Douglas M. Flewelling, Ph.D.
Russell Weaver, Ph.D.
The bobcat, Lynx Rufus, has been increasingly observed in urban areas of Southern California. Habitat fragmentation caused by human development has forced the bobcat to adapt to new urban influences. Although the bobcat is currently thriving in these urban areas, the continued reduction of critical habitat and the increase in bobcat interaction may ultimately lead to decline in future populations.
The client for this project is a research ecologist with the USGS Western Ecological Research Center. Her bobcat research requires tracking bobcats with GPS radio-collars and collecting sighting information from the public. Her goal was to utilize GIS technologies to gain a better understanding of how bobcats are surviving in urban areas. She aimed to achieve this by the examination of bobcats’ behavior with certain habitat variables and how they are characterized within defined study areas. Four tools were developed to measure the proximity and density of roads, hydrography (flow lines and water bodies), urban edges, and land cover.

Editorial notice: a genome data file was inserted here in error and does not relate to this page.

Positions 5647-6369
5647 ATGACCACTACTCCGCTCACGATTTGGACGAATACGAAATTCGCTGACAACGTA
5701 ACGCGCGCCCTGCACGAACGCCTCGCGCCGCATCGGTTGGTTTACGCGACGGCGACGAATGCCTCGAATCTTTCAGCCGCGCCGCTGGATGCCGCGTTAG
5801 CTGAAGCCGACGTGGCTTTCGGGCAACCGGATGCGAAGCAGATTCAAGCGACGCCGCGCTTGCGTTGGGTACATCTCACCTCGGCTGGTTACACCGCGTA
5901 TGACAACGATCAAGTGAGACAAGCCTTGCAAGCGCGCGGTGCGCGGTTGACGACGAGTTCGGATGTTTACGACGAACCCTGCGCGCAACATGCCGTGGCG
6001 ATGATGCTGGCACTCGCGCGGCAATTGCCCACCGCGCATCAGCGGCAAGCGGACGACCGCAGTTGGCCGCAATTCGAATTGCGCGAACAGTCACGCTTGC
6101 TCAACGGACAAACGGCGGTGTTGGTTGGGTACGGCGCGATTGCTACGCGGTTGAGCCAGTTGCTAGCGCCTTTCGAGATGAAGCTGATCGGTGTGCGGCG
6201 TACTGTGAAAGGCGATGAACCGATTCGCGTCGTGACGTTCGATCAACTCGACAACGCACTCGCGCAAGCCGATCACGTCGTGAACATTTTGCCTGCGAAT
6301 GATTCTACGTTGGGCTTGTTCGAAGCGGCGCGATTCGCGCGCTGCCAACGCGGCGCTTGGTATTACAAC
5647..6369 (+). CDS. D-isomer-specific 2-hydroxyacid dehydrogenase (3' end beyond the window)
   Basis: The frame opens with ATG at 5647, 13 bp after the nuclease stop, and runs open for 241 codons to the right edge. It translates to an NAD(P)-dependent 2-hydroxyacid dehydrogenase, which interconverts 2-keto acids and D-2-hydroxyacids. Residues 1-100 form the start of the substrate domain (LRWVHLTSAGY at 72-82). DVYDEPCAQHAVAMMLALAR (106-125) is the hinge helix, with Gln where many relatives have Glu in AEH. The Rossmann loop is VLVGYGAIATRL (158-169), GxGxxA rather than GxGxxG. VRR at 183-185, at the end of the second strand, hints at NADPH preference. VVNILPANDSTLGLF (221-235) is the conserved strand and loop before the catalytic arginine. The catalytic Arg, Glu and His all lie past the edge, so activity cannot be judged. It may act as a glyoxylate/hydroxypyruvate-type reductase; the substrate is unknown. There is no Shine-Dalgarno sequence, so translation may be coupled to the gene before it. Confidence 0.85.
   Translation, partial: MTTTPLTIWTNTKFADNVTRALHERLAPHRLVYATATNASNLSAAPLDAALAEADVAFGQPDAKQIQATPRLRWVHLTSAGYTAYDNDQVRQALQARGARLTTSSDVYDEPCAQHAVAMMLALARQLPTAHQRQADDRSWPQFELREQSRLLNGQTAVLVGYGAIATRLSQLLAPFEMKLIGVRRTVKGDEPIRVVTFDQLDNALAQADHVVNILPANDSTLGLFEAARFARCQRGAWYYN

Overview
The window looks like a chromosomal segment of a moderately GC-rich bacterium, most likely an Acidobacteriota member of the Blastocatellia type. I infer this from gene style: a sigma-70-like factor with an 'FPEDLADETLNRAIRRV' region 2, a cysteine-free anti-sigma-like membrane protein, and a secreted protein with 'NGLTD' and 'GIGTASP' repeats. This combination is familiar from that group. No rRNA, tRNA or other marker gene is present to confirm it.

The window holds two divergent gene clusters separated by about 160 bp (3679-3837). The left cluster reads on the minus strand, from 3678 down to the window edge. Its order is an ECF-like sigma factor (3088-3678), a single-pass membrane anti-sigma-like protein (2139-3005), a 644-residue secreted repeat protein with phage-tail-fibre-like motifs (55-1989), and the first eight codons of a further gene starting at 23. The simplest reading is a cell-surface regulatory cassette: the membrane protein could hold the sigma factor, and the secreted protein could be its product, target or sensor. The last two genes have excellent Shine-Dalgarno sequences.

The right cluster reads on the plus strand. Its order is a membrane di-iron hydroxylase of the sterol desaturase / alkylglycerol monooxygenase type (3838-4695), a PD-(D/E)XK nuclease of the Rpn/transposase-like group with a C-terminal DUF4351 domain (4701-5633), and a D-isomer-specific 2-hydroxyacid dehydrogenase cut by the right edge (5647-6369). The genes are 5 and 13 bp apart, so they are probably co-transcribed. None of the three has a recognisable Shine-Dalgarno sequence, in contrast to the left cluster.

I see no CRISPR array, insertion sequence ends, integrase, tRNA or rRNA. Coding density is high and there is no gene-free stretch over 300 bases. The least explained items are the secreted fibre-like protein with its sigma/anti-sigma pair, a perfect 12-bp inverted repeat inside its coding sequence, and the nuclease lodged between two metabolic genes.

Ice, I. (2013). Analysis of Bobcats in Urban Areas of Orange County, CA (Master's thesis, University of Redlands). Retrieved from http://inspire.redlands.edu/gis_gradproj/210